Application of additive manufacturing to the digital restoration of archaeological artefacts

2016-08-16T14:12:48Z (GMT) by Fangjin Zhang Ian Campbell Ian Graham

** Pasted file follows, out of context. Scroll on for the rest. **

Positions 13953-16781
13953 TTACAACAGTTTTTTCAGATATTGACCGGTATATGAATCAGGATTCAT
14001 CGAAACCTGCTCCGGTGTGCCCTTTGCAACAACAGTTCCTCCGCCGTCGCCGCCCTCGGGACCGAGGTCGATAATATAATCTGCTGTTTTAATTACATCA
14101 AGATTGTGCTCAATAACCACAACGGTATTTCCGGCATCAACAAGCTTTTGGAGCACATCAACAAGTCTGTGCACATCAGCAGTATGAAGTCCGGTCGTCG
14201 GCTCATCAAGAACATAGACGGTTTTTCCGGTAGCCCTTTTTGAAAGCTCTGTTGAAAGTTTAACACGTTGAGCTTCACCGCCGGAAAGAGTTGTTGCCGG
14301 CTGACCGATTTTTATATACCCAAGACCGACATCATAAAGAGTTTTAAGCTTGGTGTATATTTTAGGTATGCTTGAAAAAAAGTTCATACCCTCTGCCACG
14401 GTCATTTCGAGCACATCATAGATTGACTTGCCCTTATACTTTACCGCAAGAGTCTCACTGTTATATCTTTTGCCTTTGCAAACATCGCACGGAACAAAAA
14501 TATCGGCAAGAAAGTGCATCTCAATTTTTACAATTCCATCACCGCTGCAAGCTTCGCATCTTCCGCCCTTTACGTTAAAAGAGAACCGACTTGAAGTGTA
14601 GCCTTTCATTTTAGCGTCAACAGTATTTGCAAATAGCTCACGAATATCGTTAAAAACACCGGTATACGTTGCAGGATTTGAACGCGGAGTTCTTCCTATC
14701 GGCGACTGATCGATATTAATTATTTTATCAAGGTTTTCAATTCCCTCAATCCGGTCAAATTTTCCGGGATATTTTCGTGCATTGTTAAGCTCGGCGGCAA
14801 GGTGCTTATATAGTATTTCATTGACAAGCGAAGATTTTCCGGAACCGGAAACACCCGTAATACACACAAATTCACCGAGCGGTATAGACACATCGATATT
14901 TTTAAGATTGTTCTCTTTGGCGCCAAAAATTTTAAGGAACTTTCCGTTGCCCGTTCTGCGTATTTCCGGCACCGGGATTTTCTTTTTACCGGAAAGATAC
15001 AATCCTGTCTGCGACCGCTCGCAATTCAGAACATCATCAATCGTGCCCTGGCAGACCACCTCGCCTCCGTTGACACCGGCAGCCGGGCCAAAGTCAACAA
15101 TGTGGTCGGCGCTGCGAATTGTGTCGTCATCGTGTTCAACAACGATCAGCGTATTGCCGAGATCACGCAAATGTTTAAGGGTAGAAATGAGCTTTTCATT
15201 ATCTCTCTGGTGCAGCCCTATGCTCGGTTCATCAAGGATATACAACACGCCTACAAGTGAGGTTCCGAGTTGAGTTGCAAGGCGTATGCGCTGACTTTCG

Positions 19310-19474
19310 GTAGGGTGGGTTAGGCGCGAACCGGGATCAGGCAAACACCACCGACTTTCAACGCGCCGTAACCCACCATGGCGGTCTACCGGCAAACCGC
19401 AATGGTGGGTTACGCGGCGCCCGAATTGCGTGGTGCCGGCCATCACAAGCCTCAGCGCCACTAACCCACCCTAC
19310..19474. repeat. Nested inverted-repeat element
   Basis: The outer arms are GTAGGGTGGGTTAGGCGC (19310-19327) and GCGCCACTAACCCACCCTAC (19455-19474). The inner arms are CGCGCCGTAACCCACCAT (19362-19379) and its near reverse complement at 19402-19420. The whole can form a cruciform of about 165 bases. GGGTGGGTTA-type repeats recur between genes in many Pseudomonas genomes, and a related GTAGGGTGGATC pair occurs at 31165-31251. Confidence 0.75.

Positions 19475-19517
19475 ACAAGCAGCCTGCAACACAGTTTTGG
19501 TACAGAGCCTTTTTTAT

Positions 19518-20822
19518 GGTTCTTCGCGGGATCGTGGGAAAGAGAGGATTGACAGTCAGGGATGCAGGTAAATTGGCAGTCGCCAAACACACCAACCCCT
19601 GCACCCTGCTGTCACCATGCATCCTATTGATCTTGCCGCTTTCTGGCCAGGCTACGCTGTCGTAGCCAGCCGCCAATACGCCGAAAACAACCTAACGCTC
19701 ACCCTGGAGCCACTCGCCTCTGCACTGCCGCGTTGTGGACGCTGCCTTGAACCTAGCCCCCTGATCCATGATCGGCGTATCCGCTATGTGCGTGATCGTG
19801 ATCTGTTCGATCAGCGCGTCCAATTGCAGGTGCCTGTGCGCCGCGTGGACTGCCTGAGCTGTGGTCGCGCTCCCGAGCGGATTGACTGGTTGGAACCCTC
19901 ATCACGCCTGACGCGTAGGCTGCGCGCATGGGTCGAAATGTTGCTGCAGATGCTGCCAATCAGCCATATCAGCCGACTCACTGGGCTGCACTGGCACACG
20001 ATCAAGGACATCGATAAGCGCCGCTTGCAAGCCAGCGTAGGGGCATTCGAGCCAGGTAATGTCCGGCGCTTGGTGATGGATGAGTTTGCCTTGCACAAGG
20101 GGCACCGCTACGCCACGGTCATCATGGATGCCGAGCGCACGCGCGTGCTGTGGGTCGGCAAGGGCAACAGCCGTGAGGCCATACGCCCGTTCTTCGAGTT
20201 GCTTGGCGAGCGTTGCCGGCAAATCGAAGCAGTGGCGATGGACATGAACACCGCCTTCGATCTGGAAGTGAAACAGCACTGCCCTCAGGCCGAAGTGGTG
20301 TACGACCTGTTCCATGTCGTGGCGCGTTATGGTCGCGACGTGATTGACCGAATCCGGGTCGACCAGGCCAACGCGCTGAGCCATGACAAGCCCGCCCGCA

A review of literature showed that published applications of Additive Manufacturing (AM) to digital restoration of archaeological artefacts was rather limited. This paper reports a substantial body of work that has been done in this area. It has been used to determine how AM and subsequent processes should be optimally applied, and introduces a series of process maps that have been generated to guide future practical work. The research methodology employed was predominantly action research, where the researcher undertakes practical work in a reflective manner to develop answers to specific research questions, with a combination of questionnaires and expert interviews used for validating the process maps. The results generated from the work indicated that archaeological artefacts can be characterised according to subject, material, complexity of shape, overall size, minimum feature size, and surface finish. The optimised application of AM and subsequent processes can then be specified in response to these requirements. The outputs from the research should prove to be valuable to anyone working in the field of digital restoration and fine art sculpture, particularly when digital capture of shape and the creation of physical replicas are required. The main contribution to knowledge is the characterisation of archaeological artefacts and the resultant process maps derived from this characterisation. However, the range of projects undertaken was not representative of every combination of artefact characteristics, and some requirements could not be met fully by current AM capabilities, so there remains a need for further research on process development.